George (bottom left) and friends, 1982
I was after Donnie to record the Royals, which was Bobbi DuPont and I together. We had a couple original tunes and a couple tunes that were really popular from the ‘60s that we were doing... some stuff by Sam and Dave and from some other bands back then. [Roy Kenner and the Royals] never got together and recorded. Domenic just took some of Roy’s stuff that he’d recorded individually and some of the Royals stuff that he recorded with us individually and put it together. We never got together, but Domenic put the songs out on the EP together. It was a nice little remembrance of the Royals, because that was the only recording we ever did, and we were together for about three years. We made a very big impression on the European market - Germany, Switzerland, Norway. We were over there for about six months.
The Bluenote live album was the best thing I recorded in the ‘80s. Domenic and I were collaborating at that time, and I approached him to maybe record the band, and he had this idea of recording a live album at the club. Unfortunately, it was never recognized by the industry, but it was a tremendous record of what we did at the Bluenote. The original club shut down in ’69, and then I reopened it with some partners of mine in 1982, and it went for 10 years. It was the #1 R&B/soul nightclub in Toronto. Quality Records came in and recorded that album with myself, Roy, Shawne and Jay Jackson, Wayne St. John, Jayson King, who were my prime special guests at that time. As musical director and part owner of the club, that was just a cloud nine experience for me. Not only did we record that album with some of our great local artists, but we brought in some international artists, who we never recorded with, but we did shows up there with Martha Reeves, Junior Walker, Wilson Pickett, Sam and Dave, Etta James, Mary Wells. It was a nightclub that was just magic every night.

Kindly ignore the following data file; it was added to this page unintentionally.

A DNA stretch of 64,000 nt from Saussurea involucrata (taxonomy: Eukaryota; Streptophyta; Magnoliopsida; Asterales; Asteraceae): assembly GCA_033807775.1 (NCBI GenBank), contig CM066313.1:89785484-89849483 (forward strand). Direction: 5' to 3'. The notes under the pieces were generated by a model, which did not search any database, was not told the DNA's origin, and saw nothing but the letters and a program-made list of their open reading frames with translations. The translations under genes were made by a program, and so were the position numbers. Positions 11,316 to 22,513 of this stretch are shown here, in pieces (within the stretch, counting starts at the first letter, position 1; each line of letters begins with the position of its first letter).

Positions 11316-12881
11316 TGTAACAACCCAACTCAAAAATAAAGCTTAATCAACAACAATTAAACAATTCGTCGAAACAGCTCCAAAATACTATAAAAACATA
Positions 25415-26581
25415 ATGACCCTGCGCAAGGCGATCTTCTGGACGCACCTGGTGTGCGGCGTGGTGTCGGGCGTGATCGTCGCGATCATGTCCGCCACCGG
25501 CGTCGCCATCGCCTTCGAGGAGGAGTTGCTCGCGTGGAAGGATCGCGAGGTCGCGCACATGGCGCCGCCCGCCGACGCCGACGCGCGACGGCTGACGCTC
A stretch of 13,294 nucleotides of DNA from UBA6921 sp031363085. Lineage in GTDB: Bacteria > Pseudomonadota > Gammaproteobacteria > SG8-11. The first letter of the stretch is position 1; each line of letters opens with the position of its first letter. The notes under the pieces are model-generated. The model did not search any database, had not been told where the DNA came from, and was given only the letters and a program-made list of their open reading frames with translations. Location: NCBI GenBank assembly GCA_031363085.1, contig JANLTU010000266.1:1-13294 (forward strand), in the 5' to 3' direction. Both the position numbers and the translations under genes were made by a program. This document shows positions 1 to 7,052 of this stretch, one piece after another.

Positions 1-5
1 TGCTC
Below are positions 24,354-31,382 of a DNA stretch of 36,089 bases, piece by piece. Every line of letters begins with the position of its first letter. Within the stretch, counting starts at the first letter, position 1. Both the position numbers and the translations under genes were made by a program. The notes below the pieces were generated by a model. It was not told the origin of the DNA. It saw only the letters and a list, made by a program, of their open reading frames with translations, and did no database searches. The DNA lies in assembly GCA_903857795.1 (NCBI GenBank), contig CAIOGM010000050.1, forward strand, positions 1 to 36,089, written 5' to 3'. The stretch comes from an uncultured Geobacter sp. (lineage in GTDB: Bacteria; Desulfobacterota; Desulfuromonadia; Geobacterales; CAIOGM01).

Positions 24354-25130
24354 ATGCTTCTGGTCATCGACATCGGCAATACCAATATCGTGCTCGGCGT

I’m one of the last members of Mandala to be able to work steady in this business. Right now I’m in a gospel/R&B/soul direction. I just finished recording my first rhythm and blues gospel album for my own label, Rapio Records, and we’re going to take it stateside at the end of February, trying to get a deal with that. It’s probably one of the best albums I’ve ever recorded. I was up for a Juno in the late ‘80s for an album that I had on my own label called Dream Girl
, but this one is going to be my best work. I’m doing both secular and gospel work right now. I’m very blessed to be able to continue performing.
Bernie LaBarge, Troiano, and Olliver, 2003